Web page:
The anniversary of the defining military confrontation on Canadian soil and the memory of Canada's only modern political assassination make for a contentious brew. A planned reading of the Front de libération du Québec's manifesto at an event on the Plains of Abraham marking the 250th anniversary of the battle there has raised the ire of the Quebec government. But the reading should go ahead; principles of free speech trump concerns about the political appeal of this marginal text, which will serve as a reminder of why Quebeckers rejected the FLQ's violent project.
The Sept. 12 and 13 event, dubbed Moulin à paroles ("Chatterbox"), features readings of poems, stories, letters and diary excerpts covering a range of Quebec writers and history, from Jacques Cartier to Mordecai Richler. It had been planned by Quebec artists in the place of a re-enactment of the battle itself. In response to the choice of the manifesto by the actor Luck Mervil, Premier Jean Charest spoke out against the event, saying, "We are not going to be associated with an event that trivializes the FLQ, terrorism and violence."
Mr. Charest's response is understandable, not least due to the brutal kidnapping and murder of the Quebec labour minister Pierre Laporte by the FLQ, just days after the manifesto was broadcast. But rather than reflexively oppose anything that hints at a troubled past, consider the content of the manifesto. When Mr. Marvil reads, what will his audience hear? What many Quebeckers heard on the night of Oct. 8, 1970, or what many Canadians read in the pages of this newspaper that week: "We will always be the diligent servants and bootlickers of the big shots, as long as there is a Westmount, a Town of Mount Royal, a Hampstead, an Outremont, all these veritable fortresses of high finance" and "We are terrorized by the Roman Capitalist Church ... by the advertising of the grand masters of consumption ... by those exclusive clubs of science and culture, the universities."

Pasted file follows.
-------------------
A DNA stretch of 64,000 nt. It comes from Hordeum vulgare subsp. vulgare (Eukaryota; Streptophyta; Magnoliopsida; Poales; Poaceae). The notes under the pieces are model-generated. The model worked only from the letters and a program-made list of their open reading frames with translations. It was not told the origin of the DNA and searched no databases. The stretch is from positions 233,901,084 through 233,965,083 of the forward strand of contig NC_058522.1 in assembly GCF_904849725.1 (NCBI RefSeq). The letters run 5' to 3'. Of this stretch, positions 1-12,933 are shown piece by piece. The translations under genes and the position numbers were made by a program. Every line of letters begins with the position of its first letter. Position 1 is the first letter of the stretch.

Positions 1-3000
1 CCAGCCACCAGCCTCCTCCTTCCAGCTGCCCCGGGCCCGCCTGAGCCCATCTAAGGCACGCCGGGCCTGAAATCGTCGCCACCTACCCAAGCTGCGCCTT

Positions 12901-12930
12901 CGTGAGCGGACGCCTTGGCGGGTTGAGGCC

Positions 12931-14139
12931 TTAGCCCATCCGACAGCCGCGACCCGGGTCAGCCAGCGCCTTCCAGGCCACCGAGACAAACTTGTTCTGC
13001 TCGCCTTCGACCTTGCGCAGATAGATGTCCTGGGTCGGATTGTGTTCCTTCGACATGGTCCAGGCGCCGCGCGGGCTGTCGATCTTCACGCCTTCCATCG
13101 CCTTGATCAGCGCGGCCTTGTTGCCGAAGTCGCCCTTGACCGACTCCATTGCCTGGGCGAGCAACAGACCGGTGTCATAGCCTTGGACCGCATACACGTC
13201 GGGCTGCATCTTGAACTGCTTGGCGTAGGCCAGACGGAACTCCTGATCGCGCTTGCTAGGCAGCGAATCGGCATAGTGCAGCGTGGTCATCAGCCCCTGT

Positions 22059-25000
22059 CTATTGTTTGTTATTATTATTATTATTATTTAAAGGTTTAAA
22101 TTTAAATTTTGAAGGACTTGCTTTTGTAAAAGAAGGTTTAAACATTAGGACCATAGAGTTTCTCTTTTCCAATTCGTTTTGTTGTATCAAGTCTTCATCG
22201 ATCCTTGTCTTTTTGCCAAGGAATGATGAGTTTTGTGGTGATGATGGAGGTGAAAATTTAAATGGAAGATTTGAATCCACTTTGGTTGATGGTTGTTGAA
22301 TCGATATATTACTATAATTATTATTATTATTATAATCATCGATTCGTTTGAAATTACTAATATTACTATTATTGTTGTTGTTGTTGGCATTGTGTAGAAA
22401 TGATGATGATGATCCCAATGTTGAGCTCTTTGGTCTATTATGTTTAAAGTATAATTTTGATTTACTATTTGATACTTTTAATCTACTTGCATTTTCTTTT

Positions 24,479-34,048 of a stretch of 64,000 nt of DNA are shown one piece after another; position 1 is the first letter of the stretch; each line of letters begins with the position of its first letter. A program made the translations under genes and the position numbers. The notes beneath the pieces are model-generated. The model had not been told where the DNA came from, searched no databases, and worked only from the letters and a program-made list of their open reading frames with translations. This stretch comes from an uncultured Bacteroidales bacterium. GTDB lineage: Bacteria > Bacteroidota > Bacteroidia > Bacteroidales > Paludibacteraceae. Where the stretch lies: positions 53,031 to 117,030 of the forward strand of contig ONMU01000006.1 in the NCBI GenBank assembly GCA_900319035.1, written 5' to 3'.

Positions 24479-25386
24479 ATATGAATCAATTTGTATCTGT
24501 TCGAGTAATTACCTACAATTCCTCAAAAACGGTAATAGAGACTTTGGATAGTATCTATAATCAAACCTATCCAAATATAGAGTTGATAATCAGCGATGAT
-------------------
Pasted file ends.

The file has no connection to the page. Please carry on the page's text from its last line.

Reading these words is not trivializing; it is hoisting a previous generation of violent separatists by their own petards. Moreover, this text has no audience today, and in no way reflects contemporary political realities in Quebec or Canada.
Canadians realize that their history is not simply a meliorist triumph, but rather has included all kinds of speed bumps. From Pierre Falardeau's film Octobre to Hugh MacLennan's Two Solitudes, they have been able to see the complexities and discomforts, and mark that in their art and their artistic commemorations. A set of readings that includes an absurd historical curiosity such as the FLQ manifesto is another part of that tradition.
Airing a troubled past
Reading these words is not trivializing; it is hoisting a previous generation of violent separatists by their own petards.